2020 has been without precedent. What started as a largely positive year for the asset management industry and service provider community was derailed in February and March as the seriousness of COVID-19 became increasingly acute. INDOS Financial reflects on the last 12 volatile months and explores some of the momentous changes which have swept across the financial services industry.
COVID-19: The moment the world changed
COVID-19 is a once in a century crisis, but asset managers have proven resilient. While some fund houses did struggle with the logistics of working from home initially, business has largely continued with limited disruption to operations. That the industry was able to navigate this sudden transition so seamlessly is reflective of its significant investment into business continuity planning (BCP). BCP and operational resiliency have been areas of scrutiny among institutional investors and regulators such as the UK’s Financial Conduct Authority (FCA) for several years now. Consequentially, many global asset managers had well-drilled BCP processes in place well ahead of the COVID-19 pandemic.
Longer-term challenges of COVID-19 still persist. Working from home and the ongoing inability to physically meet with or travel to prospective investors has made fundraising more difficult. Similarly, some institutional investors are not entirely comfortable with conducting operational due diligences on fund managers remotely through video links. This is particularly true in cases where there is no pre-existing relationship. As a result, the number of investment mandates being awarded during this period has slowed. Keen to avoid any additional unnecessary operational challenges, a number of managers have also delayed making changes to their operating and service provider models.
ESG given a boost
Few positives have emerged from COVID-19, although the continued rise in interest in ESG (environment, social, governance) investing is one of them. In fact, ESG-orientated investment products registered net inflows during the crisis. Data shows European sustainable funds attracted around €30 billion in the first three months of 2020, whereas European-based funds overall shed €148 billion. It is projected that investors will continue to allocate into ESG products as a result of COVID-19. Federated Hermes found 85% of its UK independent financial advisers had reported a jump in clients asking to allocate capital into ESG products since the beginning of COVID-19. These impressive inflows come as ESG funds reported outperformance during the pandemic, evidenced by recent BlackRock data which found 94% of sustainable indices beat their parent benchmarks in Q1.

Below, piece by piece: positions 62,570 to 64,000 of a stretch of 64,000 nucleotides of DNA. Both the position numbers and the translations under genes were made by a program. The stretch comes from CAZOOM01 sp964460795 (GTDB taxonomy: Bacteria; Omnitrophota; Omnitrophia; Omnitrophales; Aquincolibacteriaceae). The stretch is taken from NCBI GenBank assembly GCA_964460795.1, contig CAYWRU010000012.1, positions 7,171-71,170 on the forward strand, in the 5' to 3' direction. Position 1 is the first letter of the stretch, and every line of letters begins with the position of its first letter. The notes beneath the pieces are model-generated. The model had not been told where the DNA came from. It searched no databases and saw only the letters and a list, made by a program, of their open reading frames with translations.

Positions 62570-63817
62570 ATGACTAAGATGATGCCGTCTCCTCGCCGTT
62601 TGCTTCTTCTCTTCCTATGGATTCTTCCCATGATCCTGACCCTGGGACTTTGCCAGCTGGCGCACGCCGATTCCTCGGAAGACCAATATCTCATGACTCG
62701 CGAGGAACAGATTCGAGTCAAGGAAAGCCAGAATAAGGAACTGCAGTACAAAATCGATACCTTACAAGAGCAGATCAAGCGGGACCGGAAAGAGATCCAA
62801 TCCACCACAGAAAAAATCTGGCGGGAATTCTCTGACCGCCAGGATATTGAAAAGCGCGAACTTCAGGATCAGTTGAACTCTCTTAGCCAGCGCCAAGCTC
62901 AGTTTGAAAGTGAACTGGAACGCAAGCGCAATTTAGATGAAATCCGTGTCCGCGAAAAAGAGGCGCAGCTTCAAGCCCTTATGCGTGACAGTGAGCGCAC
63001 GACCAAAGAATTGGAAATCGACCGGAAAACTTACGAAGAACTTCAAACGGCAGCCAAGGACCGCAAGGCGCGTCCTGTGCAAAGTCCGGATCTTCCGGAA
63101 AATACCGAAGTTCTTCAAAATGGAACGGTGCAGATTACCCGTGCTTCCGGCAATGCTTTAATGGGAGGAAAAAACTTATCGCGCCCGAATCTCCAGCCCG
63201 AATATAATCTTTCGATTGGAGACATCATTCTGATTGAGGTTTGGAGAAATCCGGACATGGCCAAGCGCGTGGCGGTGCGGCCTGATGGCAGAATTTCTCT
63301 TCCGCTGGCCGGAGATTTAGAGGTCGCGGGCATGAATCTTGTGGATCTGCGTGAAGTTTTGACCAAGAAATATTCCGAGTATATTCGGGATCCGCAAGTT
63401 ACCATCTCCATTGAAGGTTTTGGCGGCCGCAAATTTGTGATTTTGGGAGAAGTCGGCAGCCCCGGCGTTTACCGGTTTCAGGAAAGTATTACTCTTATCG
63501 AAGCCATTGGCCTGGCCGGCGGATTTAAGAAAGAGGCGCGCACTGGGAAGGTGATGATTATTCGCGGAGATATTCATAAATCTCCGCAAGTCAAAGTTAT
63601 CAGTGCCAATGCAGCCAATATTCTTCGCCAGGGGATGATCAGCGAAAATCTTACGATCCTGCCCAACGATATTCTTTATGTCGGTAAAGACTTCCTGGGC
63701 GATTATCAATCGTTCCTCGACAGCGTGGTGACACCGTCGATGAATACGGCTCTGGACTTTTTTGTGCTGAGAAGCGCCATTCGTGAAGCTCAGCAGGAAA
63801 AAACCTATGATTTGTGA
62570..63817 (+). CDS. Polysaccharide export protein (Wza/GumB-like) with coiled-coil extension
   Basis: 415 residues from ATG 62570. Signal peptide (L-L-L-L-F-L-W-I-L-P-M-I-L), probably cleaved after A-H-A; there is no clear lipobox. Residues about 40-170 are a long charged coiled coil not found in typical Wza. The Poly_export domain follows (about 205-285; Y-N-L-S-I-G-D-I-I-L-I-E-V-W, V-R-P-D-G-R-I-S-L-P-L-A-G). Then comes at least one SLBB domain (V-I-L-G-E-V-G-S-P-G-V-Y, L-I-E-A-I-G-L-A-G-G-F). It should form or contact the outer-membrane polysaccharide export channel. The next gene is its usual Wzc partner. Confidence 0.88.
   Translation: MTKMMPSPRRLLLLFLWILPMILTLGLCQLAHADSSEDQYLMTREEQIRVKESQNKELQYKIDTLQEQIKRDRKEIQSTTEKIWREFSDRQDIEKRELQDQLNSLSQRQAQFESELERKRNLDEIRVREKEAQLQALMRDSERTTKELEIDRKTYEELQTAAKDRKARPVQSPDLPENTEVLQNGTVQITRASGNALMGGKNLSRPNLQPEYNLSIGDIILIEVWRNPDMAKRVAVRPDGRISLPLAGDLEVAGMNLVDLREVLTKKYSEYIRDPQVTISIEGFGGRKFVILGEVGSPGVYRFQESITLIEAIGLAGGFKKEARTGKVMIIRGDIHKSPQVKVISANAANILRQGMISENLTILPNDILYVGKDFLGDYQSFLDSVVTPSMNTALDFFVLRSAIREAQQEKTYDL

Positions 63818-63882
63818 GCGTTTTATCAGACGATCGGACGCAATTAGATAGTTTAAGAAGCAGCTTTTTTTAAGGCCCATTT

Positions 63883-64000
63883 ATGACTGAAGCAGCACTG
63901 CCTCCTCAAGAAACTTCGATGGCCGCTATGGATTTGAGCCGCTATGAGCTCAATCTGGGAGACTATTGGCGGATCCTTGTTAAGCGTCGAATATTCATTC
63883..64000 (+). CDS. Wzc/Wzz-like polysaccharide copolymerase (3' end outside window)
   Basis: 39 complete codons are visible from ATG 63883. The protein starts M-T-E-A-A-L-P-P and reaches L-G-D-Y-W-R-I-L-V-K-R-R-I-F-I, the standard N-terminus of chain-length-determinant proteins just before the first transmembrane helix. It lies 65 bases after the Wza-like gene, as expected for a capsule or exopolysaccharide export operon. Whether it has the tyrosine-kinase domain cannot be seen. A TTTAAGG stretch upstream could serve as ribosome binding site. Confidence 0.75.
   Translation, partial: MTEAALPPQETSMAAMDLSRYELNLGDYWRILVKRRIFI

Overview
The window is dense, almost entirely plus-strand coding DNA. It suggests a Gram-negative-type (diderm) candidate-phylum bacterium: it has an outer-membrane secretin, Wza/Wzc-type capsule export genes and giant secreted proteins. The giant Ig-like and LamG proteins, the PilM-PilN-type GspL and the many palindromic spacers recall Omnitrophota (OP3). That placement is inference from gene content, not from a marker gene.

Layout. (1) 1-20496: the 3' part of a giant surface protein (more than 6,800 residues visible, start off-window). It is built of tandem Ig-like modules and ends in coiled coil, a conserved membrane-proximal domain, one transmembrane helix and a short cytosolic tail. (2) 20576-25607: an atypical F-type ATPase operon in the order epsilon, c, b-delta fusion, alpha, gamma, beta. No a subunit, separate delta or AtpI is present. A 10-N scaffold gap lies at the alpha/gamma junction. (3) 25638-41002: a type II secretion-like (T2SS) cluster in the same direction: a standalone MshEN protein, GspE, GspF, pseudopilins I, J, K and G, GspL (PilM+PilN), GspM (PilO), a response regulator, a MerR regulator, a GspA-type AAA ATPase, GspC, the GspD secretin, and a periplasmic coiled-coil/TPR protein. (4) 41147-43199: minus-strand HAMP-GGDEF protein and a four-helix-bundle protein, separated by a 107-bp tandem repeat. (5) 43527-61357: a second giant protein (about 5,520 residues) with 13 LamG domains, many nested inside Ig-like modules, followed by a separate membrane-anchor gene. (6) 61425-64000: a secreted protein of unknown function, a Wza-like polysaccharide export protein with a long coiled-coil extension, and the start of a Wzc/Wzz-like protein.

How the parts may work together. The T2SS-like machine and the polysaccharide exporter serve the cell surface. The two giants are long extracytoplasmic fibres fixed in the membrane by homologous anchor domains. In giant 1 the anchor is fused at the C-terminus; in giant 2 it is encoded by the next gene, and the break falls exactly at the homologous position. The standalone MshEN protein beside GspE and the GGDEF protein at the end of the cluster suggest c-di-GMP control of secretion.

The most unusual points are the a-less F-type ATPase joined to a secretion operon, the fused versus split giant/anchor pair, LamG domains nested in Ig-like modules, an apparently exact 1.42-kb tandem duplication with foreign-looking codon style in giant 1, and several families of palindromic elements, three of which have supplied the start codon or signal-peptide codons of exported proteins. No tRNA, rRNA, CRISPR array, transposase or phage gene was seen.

The governance focus continues
Despite the market dislocation, regulators have been keen to stress the importance of robust fund governance. In 2020, the Cayman Islands pushed ahead with its Private Funds Law, which subjects private equity firms to regulatory registration requirements and depositary provisions effectively modelled on the EU’s AIFMD (Alternative Investment Fund Managers Directive). COVID-19 has highlighted how important it is for asset managers to embrace best practices when it comes to fund governance and oversight. Irrespective of the pandemic, it is critical that managers and fund boards do not let standards slip otherwise the interests of investors risk being compromised during this difficult time.
Delegation under review
As Brexit rapidly approaches, UK asset managers are concerned that the existing delegation framework could be materially altered for the worse by EU regulators. Right now, third country managers can appoint an EU management company, who will outsource investment management back to the manager allowing them to distribute their products cross-border without impediment. In a letter penned over the Summer, the European Securities and Markets Authority (ESMA) made public some of its objections about delegation, warning that the current set up carried operational and supervisory risks. Although it is unlikely delegation will be outlawed, there is a possibility it could be restricted making it harder for third country managers to sell their funds inside the EU. Any attempt to limit delegation will, however, result in pushback across an industry that is keen to ensure an open global market for asset management.
Facing the new reality
Asset managers demonstrated remarkable agility and quick thinking when COVID-19 struck. With the pandemic now approaching its ninth month, the industry has adjusted to the changing circumstances. At the same time, the crisis has reaffirmed the role of ESG as an investment strategy in its own right and the continued importance of effective fund governance.